The introduction of the regular GP scheme in 2001 and amendments to the Municipal Health Services Act and the Specialist Health Services Act in 2002 as well as the drugs policy reforms of 2004 have given doctors a more important role in the treatment of drug and alcohol dependence. Norwegian doctors’ views on these changes and on drug-assisted rehabilitation were investigated using questionnaire surveys of a panel of doctors in 2000 and 2006 (7). The majority were positive about the reforms, and moreover 53 % had a positive view of substitution treatment, both in 2000 and 2006. In 2000, 45 % were negative about prescribing methadone/buprenorphine themselves, while this proportion was 33 % in 2006.

    In January 2010, 5 383 patients were in drug-assisted rehabilitation. 3 500 (65 %) of these were being treated by GPs cooperating with DAR teams (8). One year later, 6 015 patients were in DAR treatment. 4 090 (68 %) of these received the DAR drug prescribed by their GP (9). A significant number of Norwegian doctors are therefore participating in a tripartite collaboration with the social services (the Norwegian Labour and Welfare Service – NAV) and the specialist health service. Some doctors have been very critical of drug-assisted rehabilitation (10). Others believe that GPs possess the competence to have greater responsibility within the model (11). There has been severe criticism from a criminological and legal angle of an authoritarian «methadone inspectorate» (12).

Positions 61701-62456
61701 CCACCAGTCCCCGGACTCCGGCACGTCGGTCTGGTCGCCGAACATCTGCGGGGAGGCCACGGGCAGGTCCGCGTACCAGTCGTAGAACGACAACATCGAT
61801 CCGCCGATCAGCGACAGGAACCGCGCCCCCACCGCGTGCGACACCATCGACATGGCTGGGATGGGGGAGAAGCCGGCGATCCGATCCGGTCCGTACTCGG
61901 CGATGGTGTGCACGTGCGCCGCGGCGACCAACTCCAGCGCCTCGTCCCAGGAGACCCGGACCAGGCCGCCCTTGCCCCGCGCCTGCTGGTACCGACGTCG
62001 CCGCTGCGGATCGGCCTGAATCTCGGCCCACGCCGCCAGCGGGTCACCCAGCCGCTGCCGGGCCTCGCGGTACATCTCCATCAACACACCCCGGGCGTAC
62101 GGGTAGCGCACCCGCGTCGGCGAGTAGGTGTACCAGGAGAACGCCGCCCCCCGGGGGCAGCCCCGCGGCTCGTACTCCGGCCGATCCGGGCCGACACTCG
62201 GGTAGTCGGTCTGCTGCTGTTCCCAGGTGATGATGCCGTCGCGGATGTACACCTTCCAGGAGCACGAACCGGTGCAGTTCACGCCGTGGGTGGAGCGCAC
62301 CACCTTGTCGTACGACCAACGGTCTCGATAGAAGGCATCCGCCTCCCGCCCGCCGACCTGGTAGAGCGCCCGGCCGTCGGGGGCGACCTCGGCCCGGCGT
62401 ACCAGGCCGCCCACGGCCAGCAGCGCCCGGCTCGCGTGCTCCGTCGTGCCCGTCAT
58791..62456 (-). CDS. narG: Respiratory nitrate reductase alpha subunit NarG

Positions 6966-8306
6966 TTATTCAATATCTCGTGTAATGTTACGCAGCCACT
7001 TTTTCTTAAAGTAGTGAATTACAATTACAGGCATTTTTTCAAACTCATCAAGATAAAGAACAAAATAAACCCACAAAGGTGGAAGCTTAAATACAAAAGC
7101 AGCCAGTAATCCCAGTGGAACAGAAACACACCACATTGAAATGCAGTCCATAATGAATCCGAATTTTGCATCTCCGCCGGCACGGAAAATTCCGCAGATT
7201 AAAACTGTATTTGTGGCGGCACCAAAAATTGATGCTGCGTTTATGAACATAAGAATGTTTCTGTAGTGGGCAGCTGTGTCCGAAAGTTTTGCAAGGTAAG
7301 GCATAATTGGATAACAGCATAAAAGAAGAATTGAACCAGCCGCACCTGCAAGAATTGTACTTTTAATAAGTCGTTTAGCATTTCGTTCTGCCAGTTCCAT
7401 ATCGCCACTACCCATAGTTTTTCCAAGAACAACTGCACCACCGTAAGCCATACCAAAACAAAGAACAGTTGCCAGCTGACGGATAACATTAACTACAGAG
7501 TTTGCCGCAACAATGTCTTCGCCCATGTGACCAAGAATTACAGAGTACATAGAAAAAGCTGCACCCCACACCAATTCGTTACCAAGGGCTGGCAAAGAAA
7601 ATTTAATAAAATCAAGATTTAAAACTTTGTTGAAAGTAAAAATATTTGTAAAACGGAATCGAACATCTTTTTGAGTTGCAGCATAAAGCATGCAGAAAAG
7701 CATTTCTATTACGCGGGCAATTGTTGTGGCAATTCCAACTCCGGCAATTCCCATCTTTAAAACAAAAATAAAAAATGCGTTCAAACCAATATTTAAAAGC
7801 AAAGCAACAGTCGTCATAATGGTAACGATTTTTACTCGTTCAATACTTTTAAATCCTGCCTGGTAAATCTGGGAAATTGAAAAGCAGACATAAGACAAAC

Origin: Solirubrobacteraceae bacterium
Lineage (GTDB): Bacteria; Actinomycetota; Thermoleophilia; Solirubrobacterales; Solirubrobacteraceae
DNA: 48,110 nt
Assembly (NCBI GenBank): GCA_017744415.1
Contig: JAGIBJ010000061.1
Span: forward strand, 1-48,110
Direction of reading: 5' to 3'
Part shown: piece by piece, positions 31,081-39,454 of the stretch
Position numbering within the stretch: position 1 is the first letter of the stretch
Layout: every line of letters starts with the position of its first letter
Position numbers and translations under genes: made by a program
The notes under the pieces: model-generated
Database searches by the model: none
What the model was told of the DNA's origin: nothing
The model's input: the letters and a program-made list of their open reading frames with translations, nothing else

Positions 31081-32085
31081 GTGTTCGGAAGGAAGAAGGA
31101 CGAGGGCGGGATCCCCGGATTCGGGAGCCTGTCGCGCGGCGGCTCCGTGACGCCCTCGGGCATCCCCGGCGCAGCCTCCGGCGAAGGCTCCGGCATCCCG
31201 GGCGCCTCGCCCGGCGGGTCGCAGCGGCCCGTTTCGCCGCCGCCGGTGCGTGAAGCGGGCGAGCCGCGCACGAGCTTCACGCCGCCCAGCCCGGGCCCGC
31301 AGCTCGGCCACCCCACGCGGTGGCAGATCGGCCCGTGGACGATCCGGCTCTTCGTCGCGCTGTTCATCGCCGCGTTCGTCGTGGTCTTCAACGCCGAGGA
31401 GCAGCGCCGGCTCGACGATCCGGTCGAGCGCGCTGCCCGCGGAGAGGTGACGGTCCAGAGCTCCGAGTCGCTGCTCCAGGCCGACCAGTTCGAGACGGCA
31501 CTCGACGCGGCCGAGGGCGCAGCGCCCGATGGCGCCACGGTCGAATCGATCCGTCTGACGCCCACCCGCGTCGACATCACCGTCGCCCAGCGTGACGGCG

Drug-assisted rehabilitation today has become an integrated part of the health services, the experience base is broader and the debate is more refined. In this study we wished to investigate whether the changes have altered Norwegian GPs’ views of this form of treatment and how doctors with DAR experience evaluate the Norwegian model of shared responsibility and tripartite collaboration. This is important both for the further development of drug-assisted rehabilitation and for discussions on collaborative models for multidisciplinary health services.

    Material and method

    Material and method

    A sample of 3 770 GPs was drawn from the members’ register of the Norwegian Medical Association in November 2009. These encompassed all GP’s in the register at the time, minus a random sample of 500 who were used in another study. These doctors received an e-mail in June 2010 with a link to an electronic questionnaire (QuestBack) and information that the Norwegian Centre for Addiction Research at the University of Oslo (SERAF), the reference group for addiction medicine of the Norwegian Association of General Medicine (Norwegian Medical Association) and the Research Institute of the Norwegian Medical Association were behind the survey. Data collection lasted until 13 September 2010, with four reminders sent. The survey was approved by the Norwegian Social Science Data Services.